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Hacienda with a History


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With its monumental fireplace, balcony with French doors, and stenciled beams across a vaulted ceiling, Ingrid and Bob Coffin’s 1928 Spanish Colonial Revival living room feels palatial. But the heart of their warmly elegant house—the real party room—is an enclosed veranda added by a previous owner, a former president of Mexico, who traced his aristocratic family to 1545 and, in 1930, survived an assassin’s bullet to the head on inauguration day.

Pascual Ortiz Rubio, who was also a general and a diplomat, bought this Kensington home after he left office and lived here with his family during the early 1930s. His armed bodyguards, wearing sombreros and bandoliers, patrolled the neighborhood sidewalks and the steep canyon on this one-acre property.

Rubio and his wife brought artists from Mexico to transform the three-bedroom house into a unique hacienda. Most striking is the long veranda, with its exuberantly painted folkloric-themed ceiling, colorful doorways framed with glazed tiles, handsome murals, and life-size portraits of a Mexican man and woman. 

Clearly, el presidente knew something about fine living. He must have enjoyed the home’s grand entry through a paneled mahogany door (which the Coffins rarely use), rusticated faux-stone interior walls, and the large master suite with its spacious, sunken Art Deco bath.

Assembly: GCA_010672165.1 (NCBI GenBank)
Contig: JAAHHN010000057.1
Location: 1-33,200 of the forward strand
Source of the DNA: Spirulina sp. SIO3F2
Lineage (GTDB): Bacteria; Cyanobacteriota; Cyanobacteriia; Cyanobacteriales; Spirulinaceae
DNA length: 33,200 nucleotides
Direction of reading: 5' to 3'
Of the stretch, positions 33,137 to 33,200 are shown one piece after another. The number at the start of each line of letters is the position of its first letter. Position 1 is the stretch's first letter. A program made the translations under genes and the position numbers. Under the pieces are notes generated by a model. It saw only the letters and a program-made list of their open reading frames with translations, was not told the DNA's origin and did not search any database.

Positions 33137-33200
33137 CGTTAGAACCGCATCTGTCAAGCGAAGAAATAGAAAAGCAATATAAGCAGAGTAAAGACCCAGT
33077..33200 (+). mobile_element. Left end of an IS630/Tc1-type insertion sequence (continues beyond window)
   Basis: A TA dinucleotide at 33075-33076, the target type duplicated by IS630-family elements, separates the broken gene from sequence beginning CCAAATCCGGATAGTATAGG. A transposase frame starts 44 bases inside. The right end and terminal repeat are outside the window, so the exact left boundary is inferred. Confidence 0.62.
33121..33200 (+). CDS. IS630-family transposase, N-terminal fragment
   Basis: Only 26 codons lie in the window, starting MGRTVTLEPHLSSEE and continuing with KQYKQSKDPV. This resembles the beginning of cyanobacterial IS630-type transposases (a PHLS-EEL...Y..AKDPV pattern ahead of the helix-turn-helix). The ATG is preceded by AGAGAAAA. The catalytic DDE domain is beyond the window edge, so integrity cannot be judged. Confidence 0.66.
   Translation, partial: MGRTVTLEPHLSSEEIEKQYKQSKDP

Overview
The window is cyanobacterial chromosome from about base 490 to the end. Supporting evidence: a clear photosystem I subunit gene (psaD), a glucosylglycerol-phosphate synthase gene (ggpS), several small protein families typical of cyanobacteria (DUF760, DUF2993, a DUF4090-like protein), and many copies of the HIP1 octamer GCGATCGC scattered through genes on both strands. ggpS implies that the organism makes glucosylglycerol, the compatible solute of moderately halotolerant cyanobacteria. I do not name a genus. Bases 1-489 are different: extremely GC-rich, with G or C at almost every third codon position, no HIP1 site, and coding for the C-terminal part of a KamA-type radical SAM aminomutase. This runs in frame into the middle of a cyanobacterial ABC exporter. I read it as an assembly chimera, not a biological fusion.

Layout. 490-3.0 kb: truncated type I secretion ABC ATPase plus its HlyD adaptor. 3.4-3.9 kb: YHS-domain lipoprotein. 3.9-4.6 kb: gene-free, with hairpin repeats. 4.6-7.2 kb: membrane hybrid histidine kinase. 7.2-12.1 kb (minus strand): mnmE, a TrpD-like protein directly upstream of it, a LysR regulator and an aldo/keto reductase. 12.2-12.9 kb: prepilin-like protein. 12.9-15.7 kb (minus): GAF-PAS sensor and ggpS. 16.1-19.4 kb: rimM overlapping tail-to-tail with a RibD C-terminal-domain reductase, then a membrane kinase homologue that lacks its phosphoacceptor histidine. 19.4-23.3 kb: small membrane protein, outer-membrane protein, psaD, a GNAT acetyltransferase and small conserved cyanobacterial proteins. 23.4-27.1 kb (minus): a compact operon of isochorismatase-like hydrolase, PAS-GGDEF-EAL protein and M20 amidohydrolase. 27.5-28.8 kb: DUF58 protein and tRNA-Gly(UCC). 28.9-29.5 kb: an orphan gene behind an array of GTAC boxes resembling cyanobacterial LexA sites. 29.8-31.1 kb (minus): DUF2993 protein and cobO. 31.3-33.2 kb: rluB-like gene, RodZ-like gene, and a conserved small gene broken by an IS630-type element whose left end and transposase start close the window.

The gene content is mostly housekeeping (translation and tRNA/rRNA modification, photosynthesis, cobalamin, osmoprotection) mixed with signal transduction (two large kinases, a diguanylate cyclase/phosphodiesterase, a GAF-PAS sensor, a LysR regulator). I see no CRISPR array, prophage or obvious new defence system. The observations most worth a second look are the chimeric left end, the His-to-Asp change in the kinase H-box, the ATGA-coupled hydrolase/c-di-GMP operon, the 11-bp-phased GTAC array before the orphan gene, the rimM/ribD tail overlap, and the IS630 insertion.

Upstairs, he had artists embellish all the bedroom and closet doors with flowery decoration worthy of a Spanish castle. Fortunately, the hand-painted doors have survived intact and all the 1928 Spanish-style chandeliers and sconces remain in good condition.

Having already rewired, re-plumbed, and re-plastered every room in the house, and refinished the hardwood floors three times, Bob Coffin, a retired Navy JAG Corps officer, recently got down to details: restoring and adding a flourish to a telephone nook.

“We seem to have fixing up houses in our blood,” says Ingrid, referring to several previous homes. 

The Coffins hired artist Jeanne Whalen to restore the veranda’s ceiling, which had been damaged by termites and water. Whalen also recreated stenciled ceiling panels for the den, where a swirling, multicolor pattern complements a rounded, kiva-style fireplace and a large arched window.

Although the couple recently couldn’t agree whether they paid $110,000 or $123,000 for the house in 1977, there was no question about removing its heavy drapes and red shag carpeting as soon as they moved in. They also made sure to reflect the veranda’s character when they remodeled the adjacent, non-original kitchen, adding grooved wood cabinets, tile counter tops, and a vintage O’Keefe & Merritt stove.
 “We didn’t have all the [design] books back then,” says Bob, leafing through a glossy volume on Spanish Colonial Revival homes. They tried to make the kitchen compatible by visiting historic homes.

 Ingrid, who co-founded the Art Glass Association of Southern California and formerly owned The Glass Gallery, created two large stained-glass panels for windows in the house. One features a heron, inspired by a carved Victorian chair they were told came from the Spreckels family, and the other a luminous peacock, which symbolizes longevity.

“There’s something friendly in every room,” says Bob. “It’s a wonderful experience for everyone who’s lived here.”

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